This is the tenth of twelve posts on our safari in Tanzania. Check out our other posts here:
- One Week of Glorious Safari-ing in Tanzania
- 15 Tips for Better Safari-ing in Tanzania
- Moving in to the Maramboi Tented Camp
- The Elephants at Tarangire National Park
- The Start of the Great Migration: Lake Manyara
- 2 Nights at the Kitela Lodge
- A Close Encounter with a Lion at the Ngorongoro Crater
- Safari-ing in the Ngorongo Park: Day 1
- Glamping at Ndutu Under Canvas in the Serengeti
- Simba and the Rest of the Pride in the Serengeti
- Giraffe for Breakfast? Day 2 at the Ngorongo Park
- Hippo Serenade: Sleeping at the Lake Masek Tented Camp
After 6 days on safari, we finally reached the Serengeti. Spanning northern Tanzania and southwestern Kenya, the Serengeti is a massive park at roughly 12,000 square meters.
While way too much for us to cover in a week (let alone 2 days), we were in the Serengeti for one thing and one thing only: the Great Migration.
All sorts of zebras and wildebeests!
During late February and early March, millions of wildebeests and zebras eat their way across the Tanzanian side of the Serengeti on their way to Kenya. If we had waited until the summer we would have had to have made our way further North, but Mrs. Selfish wanted to see baby zebras and wildebeests, and February is prime baby season!
Surprisingly it didn’t take long for us to find a pregnant wildebeest.
We slowly stalked the pregnant wildebeest in the Landrover (no easy task given its immense size). Though she was a little leery of us at first, she eventually gave birth.
In less than 7 minutes, the momma wildebeest was coaxing the baby up and on its feet. A few minutes later they were gone and had rejoined the rest of the herd.
If only human children were so fast!
The birth was awesome (though perhaps a little messy), but I was there to see predators! Still, it was a long drive to the pride rock side of the park so we stopped for an obligatory Lion King pose.
The ciiiirrccllleee of liiifffeeee…
Descending back into the tall grasses of the Serengeti, it wasn’t long before we came upon a young male lion. Unlike the beat up lion we encountered in Ngorngoro Crater, this guy was pretty majestic.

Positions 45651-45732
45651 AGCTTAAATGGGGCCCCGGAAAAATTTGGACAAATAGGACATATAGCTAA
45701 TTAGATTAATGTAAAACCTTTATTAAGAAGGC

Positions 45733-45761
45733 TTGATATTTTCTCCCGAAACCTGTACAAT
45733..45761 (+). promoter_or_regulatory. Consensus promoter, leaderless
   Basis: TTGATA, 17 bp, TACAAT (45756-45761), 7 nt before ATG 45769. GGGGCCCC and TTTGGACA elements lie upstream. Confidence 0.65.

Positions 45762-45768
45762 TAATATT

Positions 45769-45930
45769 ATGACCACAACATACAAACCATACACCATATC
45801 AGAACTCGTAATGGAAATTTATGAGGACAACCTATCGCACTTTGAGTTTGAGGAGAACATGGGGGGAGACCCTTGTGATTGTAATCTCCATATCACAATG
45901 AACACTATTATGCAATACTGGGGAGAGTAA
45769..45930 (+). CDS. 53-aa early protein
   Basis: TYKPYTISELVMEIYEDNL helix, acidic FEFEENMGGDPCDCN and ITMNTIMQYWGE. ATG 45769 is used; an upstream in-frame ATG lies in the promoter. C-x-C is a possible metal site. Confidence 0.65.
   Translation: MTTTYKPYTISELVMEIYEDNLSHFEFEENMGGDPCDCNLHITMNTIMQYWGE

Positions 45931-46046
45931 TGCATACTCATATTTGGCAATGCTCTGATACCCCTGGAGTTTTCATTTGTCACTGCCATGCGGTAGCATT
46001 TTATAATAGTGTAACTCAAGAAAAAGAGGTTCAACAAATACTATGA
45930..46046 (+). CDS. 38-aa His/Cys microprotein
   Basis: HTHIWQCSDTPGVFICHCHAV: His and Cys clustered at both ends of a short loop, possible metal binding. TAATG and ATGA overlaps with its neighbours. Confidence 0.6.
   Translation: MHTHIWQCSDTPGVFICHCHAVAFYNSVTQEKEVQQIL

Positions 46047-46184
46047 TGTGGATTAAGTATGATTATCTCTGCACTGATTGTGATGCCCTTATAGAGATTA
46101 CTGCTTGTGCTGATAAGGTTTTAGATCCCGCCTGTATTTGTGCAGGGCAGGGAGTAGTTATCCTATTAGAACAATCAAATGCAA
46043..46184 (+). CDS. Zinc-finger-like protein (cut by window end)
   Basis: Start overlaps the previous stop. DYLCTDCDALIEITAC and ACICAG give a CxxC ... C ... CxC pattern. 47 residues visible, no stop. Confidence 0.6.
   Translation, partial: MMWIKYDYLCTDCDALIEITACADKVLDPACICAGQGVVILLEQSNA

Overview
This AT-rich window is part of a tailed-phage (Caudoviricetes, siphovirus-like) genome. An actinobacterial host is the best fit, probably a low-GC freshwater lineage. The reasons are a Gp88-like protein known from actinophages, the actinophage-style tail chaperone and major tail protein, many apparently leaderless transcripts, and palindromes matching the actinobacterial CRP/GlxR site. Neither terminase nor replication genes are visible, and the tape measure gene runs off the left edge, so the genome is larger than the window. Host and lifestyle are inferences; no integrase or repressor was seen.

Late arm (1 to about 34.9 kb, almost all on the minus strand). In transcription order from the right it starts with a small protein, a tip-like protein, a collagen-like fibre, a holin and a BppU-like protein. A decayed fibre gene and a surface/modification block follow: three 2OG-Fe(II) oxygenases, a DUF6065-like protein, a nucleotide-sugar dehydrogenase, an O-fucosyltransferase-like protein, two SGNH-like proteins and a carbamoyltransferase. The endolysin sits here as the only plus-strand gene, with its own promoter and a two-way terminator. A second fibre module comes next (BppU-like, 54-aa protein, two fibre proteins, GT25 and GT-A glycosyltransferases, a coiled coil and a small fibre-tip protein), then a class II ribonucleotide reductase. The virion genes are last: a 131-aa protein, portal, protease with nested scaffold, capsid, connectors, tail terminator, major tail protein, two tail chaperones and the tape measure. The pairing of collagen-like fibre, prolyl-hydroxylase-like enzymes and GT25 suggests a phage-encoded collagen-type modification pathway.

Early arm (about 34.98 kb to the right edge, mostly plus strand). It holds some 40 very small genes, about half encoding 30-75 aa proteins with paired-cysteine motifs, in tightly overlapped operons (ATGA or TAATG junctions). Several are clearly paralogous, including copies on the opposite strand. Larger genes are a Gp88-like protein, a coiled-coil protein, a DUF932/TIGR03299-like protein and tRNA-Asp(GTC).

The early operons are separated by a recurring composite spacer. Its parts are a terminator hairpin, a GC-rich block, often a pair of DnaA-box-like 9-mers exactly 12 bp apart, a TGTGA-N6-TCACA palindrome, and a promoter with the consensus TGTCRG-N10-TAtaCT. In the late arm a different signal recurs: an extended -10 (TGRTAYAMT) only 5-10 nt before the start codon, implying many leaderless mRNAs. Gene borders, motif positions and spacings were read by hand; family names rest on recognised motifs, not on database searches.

Why did Simba’s dad die? Because he didn’t Mu-fasa! Haha! Sorry.
The lone lion was cool, but where was the rest of the pride? Up until this point we had only seen lions or groups of two or three, but that all changed when our guide got wind of a pride of lions camped out at the base of a tree.
The lionesses were passed out, hiding from the sun under the shade of the tree. We stopped for lunch nearby, since they didn’t seem to be doing much, but by the time we returned a large herd of buffalo had entered the area.
This naturally peaked the interest of the pride.
Although the pride was 7+ females strong, only two decided to chase down the buffalo herd. It did not go well.
Sorely defeated, the two lionesses rejoined the rest of the pride. To be honest, it seemed improbable that the pride could have out muscled the herd since the herd was 100+ buffalo strong. According to our guide, however, the lionesses typically work together.
While the majority of the pride chases the herd, one or two lionesses will isolate and bring down a buffalo together. Unfortunately for the lionesses, their communication was a bit crap this time around.
It was still pretty friggin’ cool to watch, though.
After the adrenaline rush of watching lions in action, we decided to head back to camp, as it was now late in the afternoon. As we passed back through the tall grassy fields, we encountered a pack of elephants.
Man you gotta love the Serengeti.
Possibly because they were traveling with a baby, the elephants trumpeted their arrival, so we pulled out of the way. Mrs. Selfish and I have ridden elephants in the past, but those were friendlier Asian elephants. African elephants are no joke!
Join us tomorrow for our last day on safari in Tanzania, and the craziest animal encounter we’ve had yet.